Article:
Drone pilot vows fight after arrest for flying over his neighbor’s home

Drone pilot arrested drone

Louisiana drone pilot, James Benson was arrested and banned for flying his drone over his neighbor’s property, getting charged with criminal trespassing. All the flights followed FAA regulations but the judge still banned him from flying and owning a drone for two years.

Around two years and three months ago, James Benson was charged with criminal trespassing after he flew his drone at a height of around 400 feet above his neighbor’s property for a brief amount of time.

In the video, he goes onto share that the judge who signed the warrant for his arrest stated that he isn’t allowed to purchase or fly a drone for the next two years as a part of probation.

The charge was given to Benson for two flights – one where he flew over the property and one that went around the property. Benson says he did not pilot the second flight; both were around 400 feet and neither loitered above the property.

It turns out the property he flew the drone over belonged to a Deputy Sheriff which, according to Benson, contributed to the arrest and charges. Benson’s trial was three days long and had police and media everywhere. Someone of the media told him that they had never seen so many people at a trial before, even at a murder trial.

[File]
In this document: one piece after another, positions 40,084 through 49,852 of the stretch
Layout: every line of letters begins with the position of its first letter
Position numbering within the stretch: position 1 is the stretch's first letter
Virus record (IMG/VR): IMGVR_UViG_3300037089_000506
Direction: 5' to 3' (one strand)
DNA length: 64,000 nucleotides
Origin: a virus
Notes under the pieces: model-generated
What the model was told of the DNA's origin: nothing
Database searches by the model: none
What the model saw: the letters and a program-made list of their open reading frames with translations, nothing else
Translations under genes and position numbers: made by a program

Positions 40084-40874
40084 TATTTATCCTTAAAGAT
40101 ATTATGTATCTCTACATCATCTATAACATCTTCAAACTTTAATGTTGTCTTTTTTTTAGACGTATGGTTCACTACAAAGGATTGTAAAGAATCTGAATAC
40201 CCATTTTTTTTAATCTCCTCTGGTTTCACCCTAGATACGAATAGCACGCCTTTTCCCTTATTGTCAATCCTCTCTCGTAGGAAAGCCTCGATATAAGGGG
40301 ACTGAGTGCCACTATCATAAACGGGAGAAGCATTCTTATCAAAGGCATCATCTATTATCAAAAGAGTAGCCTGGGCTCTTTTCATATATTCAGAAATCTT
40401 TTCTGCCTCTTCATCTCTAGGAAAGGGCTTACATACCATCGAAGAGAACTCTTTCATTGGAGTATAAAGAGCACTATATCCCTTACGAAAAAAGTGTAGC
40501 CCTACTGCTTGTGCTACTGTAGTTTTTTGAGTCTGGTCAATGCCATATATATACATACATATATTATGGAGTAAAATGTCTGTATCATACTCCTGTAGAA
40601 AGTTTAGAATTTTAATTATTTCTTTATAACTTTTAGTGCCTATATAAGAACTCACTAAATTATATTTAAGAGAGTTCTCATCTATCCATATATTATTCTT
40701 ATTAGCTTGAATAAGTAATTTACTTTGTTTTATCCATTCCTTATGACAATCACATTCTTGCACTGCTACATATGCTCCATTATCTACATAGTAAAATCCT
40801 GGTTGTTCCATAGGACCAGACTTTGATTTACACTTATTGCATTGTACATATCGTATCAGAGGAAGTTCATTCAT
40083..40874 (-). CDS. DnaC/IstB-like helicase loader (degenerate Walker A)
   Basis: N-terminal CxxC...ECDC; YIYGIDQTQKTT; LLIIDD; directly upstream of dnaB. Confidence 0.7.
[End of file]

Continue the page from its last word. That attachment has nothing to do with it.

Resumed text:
Benson says he plans to go to the Louisiana Supreme Court if necessary to beat the charge against him.

The flight logs were shared in the trial but ended up being used against him by saying that he was flying out of the line of sight and therefore breaking FAA laws. One of the flight logs showed the camera was pointing down, which led the judge to conclude he was conducting surveillance over the property.

An expert was also brought in to testify on the capabilities of drones to capture imagery at height. The expert said you can zoom in far enough from 400 feet to be able to see a person holding a phone – which you can’t actually do with most consumer drones.

Why did he get arrested and charged?

In the state of Louisiana, you can only get charged with trespassing if you’re conducting surveillance which the judge believed Benson was doing with his drone. The judge said the drone’s camera, which was pointed down, was enough evidence to justify the arrest and trespassing charges.

You can help Benson out by sharing his story or, if you wish, by donating to his GoFundMe which will go towards the legal fees. More details in the full video below.

With the information shared in the video, what do you think about being charged with criminal trespassing? Let us know your thoughts in the comments below.

Photo: Ken Heron

Subscribe to DroneDJ on YouTube for exclusive videos

Load more...
Show More Comments